Carbon price: Tax polluters not people to assist coronavirus recovery, report urges
Carbon pricing aligned to the needs of the Paris Agreement can raise revenue to support the coronavirus recovery in a better way than a tax on income or labour, new research by the Grantham Research Institute on Climate Change and Environment at the London School of Economics and Political Science (LSE) has found.
A new briefing from the LSE has warned against reducing or pausing global carbon prices in order to spur economic productivity in response to the downturn caused by the Covid-19 outbreak. Instead, LSE claims that repricing in alignment with the needs of the Paris Agreement would stop fossil fuels from being locked into any recovery packages and spur further decarbonisation.
The briefing found that the UK could generate around £15bn a year over the next decade – equating to roughly three-quarters of annual public spending on adult social care – by promoting new carbon taxes.
“Carbon pricing is fair and efficient and sends a clear message that the polluter must pay. But if carbon is not priced and fossil fuels are subsidised, the post-COVID-19 recovery will be distorted in favour of a high-carbon economy which will leave society more vulnerable to future risks and lock in a high-carbon path that is more costly to reverse later,” author and Grantham Institute Policy Fellow, Josh Burke said.
“Putting a price on carbon can achieve both economic and environmental objectives as carbon pricing with complementary measures will encourage the substitution of high-carbon goods and services with lower carbon technologies, stimulating sustainable growth rather than driving down economic activity.”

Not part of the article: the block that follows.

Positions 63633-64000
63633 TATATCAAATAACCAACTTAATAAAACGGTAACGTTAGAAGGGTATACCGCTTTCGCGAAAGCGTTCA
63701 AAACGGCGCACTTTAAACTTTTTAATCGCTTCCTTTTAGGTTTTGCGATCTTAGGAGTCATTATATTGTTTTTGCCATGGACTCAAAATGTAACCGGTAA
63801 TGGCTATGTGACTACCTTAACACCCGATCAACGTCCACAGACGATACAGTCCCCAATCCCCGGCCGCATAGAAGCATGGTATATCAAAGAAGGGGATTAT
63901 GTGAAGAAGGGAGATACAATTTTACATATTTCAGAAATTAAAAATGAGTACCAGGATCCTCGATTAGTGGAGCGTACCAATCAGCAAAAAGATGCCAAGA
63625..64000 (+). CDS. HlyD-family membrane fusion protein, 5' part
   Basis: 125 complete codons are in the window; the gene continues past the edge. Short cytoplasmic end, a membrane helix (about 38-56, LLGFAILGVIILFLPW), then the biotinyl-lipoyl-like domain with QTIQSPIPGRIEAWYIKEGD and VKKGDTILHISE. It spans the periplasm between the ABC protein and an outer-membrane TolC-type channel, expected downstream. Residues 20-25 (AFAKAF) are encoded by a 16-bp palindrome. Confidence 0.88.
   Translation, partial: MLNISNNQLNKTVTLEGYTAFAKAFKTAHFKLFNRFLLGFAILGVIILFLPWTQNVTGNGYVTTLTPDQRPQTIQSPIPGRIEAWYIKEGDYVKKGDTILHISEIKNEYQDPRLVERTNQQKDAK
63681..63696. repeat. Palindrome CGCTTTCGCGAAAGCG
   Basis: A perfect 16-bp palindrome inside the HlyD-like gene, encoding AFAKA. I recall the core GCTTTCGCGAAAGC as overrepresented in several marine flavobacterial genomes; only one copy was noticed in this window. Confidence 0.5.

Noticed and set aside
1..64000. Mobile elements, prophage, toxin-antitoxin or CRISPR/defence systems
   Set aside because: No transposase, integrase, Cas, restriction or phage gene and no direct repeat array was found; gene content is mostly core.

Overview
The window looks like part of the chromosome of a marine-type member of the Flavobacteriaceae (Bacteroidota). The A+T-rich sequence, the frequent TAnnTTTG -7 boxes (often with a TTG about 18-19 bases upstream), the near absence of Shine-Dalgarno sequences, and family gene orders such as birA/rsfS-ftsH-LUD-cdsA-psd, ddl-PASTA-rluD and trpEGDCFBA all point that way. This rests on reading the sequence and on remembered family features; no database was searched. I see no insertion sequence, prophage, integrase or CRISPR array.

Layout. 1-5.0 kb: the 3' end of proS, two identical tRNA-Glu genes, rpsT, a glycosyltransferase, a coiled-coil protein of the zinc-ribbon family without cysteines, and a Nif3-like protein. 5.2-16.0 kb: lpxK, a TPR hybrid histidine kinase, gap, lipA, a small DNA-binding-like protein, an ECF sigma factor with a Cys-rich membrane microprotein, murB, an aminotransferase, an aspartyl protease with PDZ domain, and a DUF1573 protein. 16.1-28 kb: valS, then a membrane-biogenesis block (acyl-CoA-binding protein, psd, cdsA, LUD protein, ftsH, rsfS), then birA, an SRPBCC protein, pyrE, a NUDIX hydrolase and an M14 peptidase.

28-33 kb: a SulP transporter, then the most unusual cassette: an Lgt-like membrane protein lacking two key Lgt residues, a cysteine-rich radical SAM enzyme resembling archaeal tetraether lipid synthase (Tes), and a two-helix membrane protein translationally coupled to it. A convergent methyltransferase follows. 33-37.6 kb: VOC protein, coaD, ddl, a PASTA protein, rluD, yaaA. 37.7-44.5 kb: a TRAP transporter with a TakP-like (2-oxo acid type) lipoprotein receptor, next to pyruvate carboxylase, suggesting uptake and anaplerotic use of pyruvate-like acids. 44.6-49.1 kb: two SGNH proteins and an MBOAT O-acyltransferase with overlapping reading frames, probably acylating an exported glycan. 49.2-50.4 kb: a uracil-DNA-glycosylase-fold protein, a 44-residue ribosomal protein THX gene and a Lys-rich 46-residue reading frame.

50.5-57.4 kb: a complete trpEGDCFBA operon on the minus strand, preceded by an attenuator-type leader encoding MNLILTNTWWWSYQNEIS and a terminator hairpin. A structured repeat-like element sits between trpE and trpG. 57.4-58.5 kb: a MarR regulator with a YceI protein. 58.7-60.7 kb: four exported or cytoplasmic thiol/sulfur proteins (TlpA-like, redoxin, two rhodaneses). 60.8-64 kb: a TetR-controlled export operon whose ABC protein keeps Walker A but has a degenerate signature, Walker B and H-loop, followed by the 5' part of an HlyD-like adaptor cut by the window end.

LSE warns that less than 5% of global emissions that are covered under carbon pricing initiatives are priced at a level consistent with the aims of the Paris Agreement. Fears are also emerging that some nations, namely the US, will continue to subsidise the fossil fuel industry in the wake of the outbreak. A similar reaction took place in response to the 08/09 financial crash and LSE warns policymakers against focusing on austerity in response to the current pandemic.
Additionally, corporate lobbying groups have been accused of “taking advantage” of the chaos caused by the coronavirus outbreak, with oil and gas groups and automotive coalitions found to have been calling for relaxed or postponed environmental regulations as response mechanisms to the virus.
From people to polluters
Taxes could be moved from people to polluters, the briefing notes, with carbon prices able to raise revenue in a way that wouldn’t be detrimental to society, compared to labour or income taxes. However, this is based on most carbon prices being adjusted.
The LSE recently claimed that the Government could siphon off a large chunk of the revenues from increased carbon prices to improve the energy efficiency of fuel poor households.
It claimed that increasing the tax to £50 per tonne of carbon dioxide this year, rising to £75 by 2030, would generate £57bn worth of revenues over the next decade.
The report recommends that around one-third of this revenue (£18.8bn) could be used to compensate fuel-poor households by upgrading their property’s energy efficiency, therefore ensuring they would not be out of pocket as a result of the higher tax.
Under UK Government legislation, the Carbon Price Support will continue to operate at £18 per tonne of CO2 up to 2022. After the Brexit transition period, the UK will aim to apply an “ambitious carbon price” that could be linked to the EU Emissions Trading System (ETS).
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